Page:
While the reformist left joined Washington in denouncing a “Soviet invasion,” revolutionary Trotskyists (then represented by the international Spartacist tendency) proclaimed “Hail Red Army in Afghanistan!” and called to “extend gains of the October Revolution to Afghan peoples.” We pointed out that the Soviet intervention in Afghanistan ran counter to the Stalinist bureaucracy’s program of seeking “peaceful coexistence” with imperialism. And indeed, as it was besieged by the CIA-funded, armed and trained terrorist bands, the PDPA began backtracking on women’s rights as it sought to form a coalition government with “moderate” Islamic fundamentalists. But the anti-woman feudalists were not placated – they demanded the abolition of every gain made by women under the reform regime.
Today, Western liberals exclusively blame the Taliban for the hellish conditions besetting Afghan women. But the Taliban did not take power until four years after the fall of the Soviet-allied PDPA government, and during those four years women’s rights were systematically rolled back by the victorious mujahedin who are now once again Washington’s allies. The anti-Soviet source quoted above summarizes the events of 1992:
“The Communist regime of Najibullah falls, and the Islamic State of Afghanistan takes over the country. The constitution is thrown out. Although women continue to work and go to school, they are urged to dress modestly. The government declares that women should cover their hair, refrain from wearing make-up, and should not laugh in public…. Women are killed for being related to men wanted by the various Mujahideen groups. Others are killed for resisting rape or abduction. Many young women are abducted to be wives of Mujahideen commanders. Some are sold into prostitution. Some are stoned to death. Some just disappear.”
By 1993, the Supreme Court of the Islamic State decreed that women could not wear clothing similar to men’s and must be completely covered by the veil when they leave their houses, that girls should not be taught to write and should only be instructed in the home by fathers or brothers in the rudiments of Islam. This was all before the Taliban took over.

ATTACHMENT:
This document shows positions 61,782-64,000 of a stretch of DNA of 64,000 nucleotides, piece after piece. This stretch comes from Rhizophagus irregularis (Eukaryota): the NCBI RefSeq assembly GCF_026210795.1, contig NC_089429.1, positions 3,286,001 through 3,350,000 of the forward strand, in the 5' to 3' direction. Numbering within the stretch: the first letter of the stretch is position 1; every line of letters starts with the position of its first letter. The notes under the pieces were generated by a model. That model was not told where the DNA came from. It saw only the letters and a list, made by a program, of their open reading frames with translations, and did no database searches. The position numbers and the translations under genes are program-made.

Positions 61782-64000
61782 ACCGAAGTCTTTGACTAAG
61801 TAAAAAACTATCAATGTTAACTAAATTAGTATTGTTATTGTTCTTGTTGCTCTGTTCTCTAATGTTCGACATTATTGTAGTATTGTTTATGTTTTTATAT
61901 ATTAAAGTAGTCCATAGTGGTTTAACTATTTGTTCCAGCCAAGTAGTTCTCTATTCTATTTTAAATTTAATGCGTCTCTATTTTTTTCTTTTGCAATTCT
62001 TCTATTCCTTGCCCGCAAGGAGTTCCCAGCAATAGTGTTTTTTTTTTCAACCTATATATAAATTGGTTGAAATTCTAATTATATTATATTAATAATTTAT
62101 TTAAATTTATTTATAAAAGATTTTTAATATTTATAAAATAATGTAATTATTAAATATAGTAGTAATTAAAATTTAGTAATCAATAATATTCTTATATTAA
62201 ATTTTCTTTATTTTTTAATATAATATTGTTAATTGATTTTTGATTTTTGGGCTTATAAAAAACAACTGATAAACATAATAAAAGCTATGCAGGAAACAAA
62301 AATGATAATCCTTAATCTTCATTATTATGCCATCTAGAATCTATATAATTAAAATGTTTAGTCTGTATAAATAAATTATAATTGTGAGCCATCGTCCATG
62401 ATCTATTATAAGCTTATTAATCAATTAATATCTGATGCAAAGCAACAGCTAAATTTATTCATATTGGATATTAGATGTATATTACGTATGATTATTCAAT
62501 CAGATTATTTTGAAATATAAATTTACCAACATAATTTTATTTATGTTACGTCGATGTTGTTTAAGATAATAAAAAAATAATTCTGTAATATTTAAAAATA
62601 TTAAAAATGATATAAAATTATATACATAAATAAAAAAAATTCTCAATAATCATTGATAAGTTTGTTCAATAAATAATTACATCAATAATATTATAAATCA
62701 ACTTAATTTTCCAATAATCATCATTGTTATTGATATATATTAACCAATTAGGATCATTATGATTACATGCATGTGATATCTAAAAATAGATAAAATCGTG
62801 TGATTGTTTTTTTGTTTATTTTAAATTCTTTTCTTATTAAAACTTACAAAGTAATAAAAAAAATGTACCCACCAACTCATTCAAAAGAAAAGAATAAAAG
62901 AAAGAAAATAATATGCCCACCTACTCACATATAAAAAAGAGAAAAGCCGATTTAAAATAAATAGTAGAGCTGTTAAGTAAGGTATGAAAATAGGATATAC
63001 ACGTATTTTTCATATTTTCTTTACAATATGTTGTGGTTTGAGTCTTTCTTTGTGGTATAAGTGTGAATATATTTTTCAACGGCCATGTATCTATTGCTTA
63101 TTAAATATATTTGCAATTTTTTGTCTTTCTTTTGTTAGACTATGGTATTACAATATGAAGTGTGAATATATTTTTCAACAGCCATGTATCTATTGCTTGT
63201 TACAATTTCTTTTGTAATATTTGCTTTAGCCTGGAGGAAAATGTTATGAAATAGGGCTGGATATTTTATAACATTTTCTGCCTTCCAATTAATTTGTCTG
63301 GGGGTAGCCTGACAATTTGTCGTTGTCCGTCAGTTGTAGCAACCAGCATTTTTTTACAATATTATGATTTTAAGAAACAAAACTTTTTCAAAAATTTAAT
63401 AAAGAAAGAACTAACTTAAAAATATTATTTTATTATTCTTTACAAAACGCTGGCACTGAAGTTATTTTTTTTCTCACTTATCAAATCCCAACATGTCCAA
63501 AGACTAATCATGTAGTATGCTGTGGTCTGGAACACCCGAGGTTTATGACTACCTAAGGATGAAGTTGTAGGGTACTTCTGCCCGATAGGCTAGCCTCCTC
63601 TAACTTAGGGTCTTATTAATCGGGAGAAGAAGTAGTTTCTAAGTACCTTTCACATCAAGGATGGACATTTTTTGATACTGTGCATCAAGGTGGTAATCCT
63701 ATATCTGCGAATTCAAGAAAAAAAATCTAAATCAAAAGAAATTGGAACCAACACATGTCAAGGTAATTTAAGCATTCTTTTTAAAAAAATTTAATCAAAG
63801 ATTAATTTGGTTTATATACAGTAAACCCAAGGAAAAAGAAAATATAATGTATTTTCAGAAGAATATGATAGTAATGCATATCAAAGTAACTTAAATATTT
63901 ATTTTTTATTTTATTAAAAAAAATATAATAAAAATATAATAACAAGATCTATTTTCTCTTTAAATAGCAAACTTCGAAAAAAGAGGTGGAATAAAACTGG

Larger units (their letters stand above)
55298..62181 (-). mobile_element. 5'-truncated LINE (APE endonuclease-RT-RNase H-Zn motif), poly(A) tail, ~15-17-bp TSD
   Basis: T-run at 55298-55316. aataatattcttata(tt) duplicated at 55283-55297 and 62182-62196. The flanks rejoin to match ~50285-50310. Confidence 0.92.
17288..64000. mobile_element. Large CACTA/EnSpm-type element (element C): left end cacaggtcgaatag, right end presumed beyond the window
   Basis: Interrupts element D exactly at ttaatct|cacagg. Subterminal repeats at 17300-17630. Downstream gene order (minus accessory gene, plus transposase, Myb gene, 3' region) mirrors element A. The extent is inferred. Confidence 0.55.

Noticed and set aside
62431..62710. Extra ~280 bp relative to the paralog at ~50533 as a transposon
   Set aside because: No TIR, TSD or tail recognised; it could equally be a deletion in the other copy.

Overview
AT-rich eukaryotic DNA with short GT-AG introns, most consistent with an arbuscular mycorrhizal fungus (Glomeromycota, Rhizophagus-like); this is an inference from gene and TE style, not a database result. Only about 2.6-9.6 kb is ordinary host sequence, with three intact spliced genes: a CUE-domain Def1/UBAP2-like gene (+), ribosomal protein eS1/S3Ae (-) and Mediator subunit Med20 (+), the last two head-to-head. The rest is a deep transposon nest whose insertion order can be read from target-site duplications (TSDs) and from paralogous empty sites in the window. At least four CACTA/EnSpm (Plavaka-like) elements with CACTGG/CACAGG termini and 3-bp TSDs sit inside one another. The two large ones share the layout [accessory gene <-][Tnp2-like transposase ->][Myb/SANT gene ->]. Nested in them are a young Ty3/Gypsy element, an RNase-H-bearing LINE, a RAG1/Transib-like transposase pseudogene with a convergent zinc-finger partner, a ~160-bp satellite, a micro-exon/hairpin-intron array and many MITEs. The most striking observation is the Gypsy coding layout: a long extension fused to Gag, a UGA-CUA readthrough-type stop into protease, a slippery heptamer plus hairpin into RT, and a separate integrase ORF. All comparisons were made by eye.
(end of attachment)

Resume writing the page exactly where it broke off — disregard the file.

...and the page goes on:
It is often said that wearing the all-encompassing burqa, the Afghan Islamic veil, is a “cultural” or individual matter. Thus the Revolutionary Association of the Women of Afghanistan (RAWA) states, “We believe wearing the veil is a cultural issue, not a religious one.” RAWA adds that, “To wear, or not to wear, the Islamic veil is a completely personal issue and no one has the right to interfere with this decision or impose the veil on us,” and “As far as we are concerned, we will NOT wear the veil as far as security and social discretion allow us, for we regard rejection of the veil as a symbolic form of resistance and defiance of the fundamentalists.” But under the feudalistic and even pre-feudal conditions prevailing in most of Afghanistan, the question of the Islamic veil is decidedly not a matter of individual choice. Any woman who “chooses” not to wear this oppressive garment risks death.
We are not talking here about Muslim school girls in France subject to racist harassment for wearing a hijab (Islamic head covering), but rather about Afghan woman who are imprisoned behind the head-to-toe burqa or chadori (which doesn’t even leave an opening for the eyes, only a screen), whether this is the result of the decision of an Islamic court or of brutally enforced “custom.” RAWA activists are courageous women who have often braved death to teach young girls in the refugee camps dominated by the mujahedin. Moreover, security is a real and difficult issue in how the fight against the Islamic veil is waged. However, what RAWA is saying here is that for themselves and in urban conditions they reject the veil, but that in the isolated rural strongholds of reaction they are not for a fight to say no to the veil. Thus they condemn the vast majority of Afghan women to further isolation and oppression.
Moreover, the claim that wearing the burqa is a customary matter is a whitewash of the anti-Taliban Islamic fundamentalists. In an article on the assassination of Northern Alliance leader Ahmed Shah Massoud, the New York Times (16 September) noted:
“As the Taliban grew internationally notorious, banning television, sheathing women head-to-toe and amputating the hands of thieves, Mr. Massoud presented himself to the West as a ‘reasonable’ Muslim. ‘I am for the rights of women,’ he said. ‘Women can work. Women can go to school.’ But once asked if his own wife wore the head-to-toe burqa, he smiled sheepishly and replied, ‘Yes, this is the custom’.”As for women attending school, the Times (3 October) triumphantly reported that “in territory under the anti-Taliban Northern Alliance, 8 young women were allowed to join 300 young men studying at the university for the first time last year.” The fact that many thousands of young women used to study in Afghan universities but were forcibly driven out by the very same Northern Alliance when it was in power is not mentioned.